*. All of which is pretty useless. I watched this one only a couple of weeks after watching Underworld and I was still lost right from the start. I guess there are fans of the franchise out there who have all the genealogies down straight, but after a while I just stopped trying.
*. The first movie made a whole lot of money, which let them double the budget on this one. It still looks like a videogame/comic book, and they even stole a page from the MarvelCrap universe by casting a respected older actor (Derek Jacobi) in one of the lead roles.
*. There’s more violence than in the first movie but the characters are less interesting (which is quite an accomplishment, actually) and the story is harder to follow. There’s the same grim colour scheme, which gets boring after a while. Things start off with a bang but then really drag in the third act, when we end up on a set that looks identical to the one the first movie ended in. The use of the helicopter was sort of neat though. I was wondering what they were keeping it hanging around for.
*. The only point to it all is watching the monsters go at it. Real human beings are again thin on the ground, and I think the only ones we see are the Hungarian mooks who get kicked around. As a pure fantasy, then, it doesn’t even have any political resonance. The Godzilla movies had more substance.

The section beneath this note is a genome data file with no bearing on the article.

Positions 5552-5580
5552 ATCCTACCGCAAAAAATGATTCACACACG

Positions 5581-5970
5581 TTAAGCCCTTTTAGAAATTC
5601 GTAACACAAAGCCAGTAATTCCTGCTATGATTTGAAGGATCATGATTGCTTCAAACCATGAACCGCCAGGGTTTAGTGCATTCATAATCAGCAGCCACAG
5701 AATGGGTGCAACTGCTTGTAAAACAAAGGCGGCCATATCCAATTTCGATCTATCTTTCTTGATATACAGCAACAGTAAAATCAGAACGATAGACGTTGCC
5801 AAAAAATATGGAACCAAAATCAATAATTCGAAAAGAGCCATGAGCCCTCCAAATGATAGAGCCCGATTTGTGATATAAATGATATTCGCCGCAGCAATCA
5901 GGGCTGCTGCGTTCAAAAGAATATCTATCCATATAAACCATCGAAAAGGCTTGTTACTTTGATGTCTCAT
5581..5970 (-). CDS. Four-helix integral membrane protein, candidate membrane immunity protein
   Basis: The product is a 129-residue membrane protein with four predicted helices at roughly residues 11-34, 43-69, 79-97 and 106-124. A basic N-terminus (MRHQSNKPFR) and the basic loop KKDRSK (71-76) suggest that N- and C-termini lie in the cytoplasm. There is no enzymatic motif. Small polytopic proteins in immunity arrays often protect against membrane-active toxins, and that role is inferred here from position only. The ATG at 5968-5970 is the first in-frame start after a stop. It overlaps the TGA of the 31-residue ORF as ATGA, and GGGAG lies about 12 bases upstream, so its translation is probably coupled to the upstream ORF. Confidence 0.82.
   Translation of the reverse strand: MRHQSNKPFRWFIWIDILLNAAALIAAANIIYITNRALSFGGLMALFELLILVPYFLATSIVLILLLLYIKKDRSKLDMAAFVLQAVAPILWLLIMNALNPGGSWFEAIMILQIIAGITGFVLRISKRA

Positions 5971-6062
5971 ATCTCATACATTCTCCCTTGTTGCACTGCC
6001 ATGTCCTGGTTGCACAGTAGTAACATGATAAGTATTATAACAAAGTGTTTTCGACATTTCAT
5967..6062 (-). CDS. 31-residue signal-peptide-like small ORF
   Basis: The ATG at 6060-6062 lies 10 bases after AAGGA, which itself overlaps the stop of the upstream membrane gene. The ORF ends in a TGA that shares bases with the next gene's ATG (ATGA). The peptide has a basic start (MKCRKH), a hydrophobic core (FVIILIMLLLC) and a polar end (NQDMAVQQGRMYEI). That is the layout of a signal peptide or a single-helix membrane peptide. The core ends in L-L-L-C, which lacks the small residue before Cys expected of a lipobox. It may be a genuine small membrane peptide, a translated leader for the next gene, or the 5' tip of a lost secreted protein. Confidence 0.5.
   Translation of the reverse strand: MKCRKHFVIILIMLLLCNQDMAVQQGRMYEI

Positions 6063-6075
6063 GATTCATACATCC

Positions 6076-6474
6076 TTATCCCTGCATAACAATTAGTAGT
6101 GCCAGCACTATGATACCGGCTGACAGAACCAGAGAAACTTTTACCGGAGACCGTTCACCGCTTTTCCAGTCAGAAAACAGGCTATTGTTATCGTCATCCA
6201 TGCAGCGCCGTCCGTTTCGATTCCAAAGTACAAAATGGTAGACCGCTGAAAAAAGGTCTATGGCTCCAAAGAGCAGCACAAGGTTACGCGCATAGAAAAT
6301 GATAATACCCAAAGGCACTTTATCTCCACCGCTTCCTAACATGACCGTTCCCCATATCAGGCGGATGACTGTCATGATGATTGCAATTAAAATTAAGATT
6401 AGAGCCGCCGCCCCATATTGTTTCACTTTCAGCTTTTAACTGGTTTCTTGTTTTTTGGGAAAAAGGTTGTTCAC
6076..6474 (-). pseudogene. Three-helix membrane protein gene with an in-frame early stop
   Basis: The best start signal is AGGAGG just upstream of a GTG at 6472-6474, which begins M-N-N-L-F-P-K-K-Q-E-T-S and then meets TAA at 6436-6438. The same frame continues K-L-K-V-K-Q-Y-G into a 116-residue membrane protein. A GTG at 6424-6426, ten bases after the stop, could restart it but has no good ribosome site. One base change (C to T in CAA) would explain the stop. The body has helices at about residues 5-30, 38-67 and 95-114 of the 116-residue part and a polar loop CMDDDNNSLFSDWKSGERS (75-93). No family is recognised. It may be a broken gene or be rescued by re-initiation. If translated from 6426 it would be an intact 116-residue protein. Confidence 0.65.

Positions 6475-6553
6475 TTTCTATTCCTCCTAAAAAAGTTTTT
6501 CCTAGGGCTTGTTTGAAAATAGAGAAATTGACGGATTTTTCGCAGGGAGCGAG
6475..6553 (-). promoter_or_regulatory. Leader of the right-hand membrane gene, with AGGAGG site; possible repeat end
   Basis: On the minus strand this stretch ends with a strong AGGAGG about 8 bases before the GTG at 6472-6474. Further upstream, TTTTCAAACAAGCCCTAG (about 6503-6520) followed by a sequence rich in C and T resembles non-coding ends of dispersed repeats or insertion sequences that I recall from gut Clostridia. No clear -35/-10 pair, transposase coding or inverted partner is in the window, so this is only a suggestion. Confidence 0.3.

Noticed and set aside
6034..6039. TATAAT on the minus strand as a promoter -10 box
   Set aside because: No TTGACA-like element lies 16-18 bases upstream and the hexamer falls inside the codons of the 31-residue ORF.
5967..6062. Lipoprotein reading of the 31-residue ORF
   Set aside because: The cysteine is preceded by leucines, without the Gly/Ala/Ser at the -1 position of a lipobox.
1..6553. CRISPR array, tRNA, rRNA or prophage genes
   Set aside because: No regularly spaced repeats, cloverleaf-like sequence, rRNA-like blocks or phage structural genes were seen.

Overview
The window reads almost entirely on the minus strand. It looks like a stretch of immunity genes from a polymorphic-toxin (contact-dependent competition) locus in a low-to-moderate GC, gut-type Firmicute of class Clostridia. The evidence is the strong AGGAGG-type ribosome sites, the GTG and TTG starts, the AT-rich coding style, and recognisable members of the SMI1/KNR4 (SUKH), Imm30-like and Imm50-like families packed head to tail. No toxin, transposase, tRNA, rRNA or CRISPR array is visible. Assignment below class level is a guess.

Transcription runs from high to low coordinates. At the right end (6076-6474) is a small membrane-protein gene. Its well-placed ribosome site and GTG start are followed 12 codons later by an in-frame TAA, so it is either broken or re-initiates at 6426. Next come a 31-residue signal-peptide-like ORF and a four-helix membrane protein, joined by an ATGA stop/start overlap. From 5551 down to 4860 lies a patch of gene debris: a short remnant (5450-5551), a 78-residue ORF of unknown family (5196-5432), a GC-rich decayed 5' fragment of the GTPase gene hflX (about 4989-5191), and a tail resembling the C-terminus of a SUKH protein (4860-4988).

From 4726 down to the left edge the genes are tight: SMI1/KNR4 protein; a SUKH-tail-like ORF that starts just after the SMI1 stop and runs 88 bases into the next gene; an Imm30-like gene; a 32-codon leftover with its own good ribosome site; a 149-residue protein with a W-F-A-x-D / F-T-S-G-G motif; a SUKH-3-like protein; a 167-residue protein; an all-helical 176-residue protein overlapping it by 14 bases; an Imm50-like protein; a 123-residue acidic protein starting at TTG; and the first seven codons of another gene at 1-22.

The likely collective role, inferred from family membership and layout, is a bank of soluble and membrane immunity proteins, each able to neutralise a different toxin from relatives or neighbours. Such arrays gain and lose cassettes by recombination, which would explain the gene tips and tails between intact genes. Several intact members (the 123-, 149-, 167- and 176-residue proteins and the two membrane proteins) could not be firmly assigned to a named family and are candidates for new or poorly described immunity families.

*. There’s a nice little love scene when Kate strips out of her latex and gets it on with Scott. They seem made for each other. It might as well have been CGI. They’re both easy to look at, but Speedman in particular is a total plank of wood in the acting department.
*. The fate of Tanis struck me as symbolic of the whole Underworld mindset. He’s apparently an intellectual scholar-vampire, and yet when he’s locked away in his monastery all he does is indulge in the porno-gangster lifestyle: fucking vampire babes and listening to Puscifer. For 300 years. Hasn’t it ever gotten old, Tanis?
*. I’ve remarked before (see my notes for The Expendables 3) on franchise inertia: the way you just keep watching all the films in a series because once you get started you feel you have to stick it through to the bitter end. Well, to hell with that. After seeing two of these movies I’ve had enough. I’m not 14 any more.

Underworld (2003)

underworld1